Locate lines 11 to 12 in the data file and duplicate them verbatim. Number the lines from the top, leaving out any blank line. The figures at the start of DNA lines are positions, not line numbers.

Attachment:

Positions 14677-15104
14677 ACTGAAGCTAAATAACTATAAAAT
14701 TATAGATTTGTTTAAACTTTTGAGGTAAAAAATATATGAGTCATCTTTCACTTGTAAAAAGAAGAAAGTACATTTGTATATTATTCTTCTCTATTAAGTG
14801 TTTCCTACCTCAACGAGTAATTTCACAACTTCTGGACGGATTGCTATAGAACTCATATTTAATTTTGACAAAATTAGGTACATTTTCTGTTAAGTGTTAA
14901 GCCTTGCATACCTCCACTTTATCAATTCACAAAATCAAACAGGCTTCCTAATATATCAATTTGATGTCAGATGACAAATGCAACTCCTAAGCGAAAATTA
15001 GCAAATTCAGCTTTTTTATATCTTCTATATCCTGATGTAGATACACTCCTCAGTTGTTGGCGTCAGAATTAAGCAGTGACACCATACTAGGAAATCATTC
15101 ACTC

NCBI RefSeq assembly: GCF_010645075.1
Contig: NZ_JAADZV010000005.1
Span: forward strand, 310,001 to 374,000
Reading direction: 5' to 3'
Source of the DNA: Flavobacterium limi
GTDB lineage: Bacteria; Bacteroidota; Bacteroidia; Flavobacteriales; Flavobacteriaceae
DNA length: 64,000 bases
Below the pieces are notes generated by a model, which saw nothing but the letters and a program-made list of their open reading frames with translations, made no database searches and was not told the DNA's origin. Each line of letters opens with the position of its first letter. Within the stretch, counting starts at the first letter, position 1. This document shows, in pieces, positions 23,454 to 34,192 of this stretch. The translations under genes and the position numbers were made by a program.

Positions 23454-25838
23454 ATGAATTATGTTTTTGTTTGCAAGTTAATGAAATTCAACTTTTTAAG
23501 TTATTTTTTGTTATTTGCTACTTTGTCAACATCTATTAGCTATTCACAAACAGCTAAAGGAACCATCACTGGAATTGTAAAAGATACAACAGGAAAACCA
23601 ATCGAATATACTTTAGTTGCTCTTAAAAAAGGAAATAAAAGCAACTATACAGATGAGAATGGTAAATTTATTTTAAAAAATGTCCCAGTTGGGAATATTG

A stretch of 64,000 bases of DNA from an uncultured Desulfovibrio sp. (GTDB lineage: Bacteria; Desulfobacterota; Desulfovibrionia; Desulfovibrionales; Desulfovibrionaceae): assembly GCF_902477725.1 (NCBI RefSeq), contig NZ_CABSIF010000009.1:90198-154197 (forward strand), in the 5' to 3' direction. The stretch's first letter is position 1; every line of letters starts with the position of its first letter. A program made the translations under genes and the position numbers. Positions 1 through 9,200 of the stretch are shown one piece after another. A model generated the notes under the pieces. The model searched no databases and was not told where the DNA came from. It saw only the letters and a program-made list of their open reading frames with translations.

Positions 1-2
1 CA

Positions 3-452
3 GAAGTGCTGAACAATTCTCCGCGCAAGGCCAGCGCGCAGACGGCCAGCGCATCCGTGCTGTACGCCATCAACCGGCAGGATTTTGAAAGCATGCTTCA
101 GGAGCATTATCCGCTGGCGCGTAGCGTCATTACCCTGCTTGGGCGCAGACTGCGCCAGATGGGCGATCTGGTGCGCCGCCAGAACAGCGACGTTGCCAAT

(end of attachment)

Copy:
Reading direction: 5' to 3'
Source of the DNA: Flavobacterium limi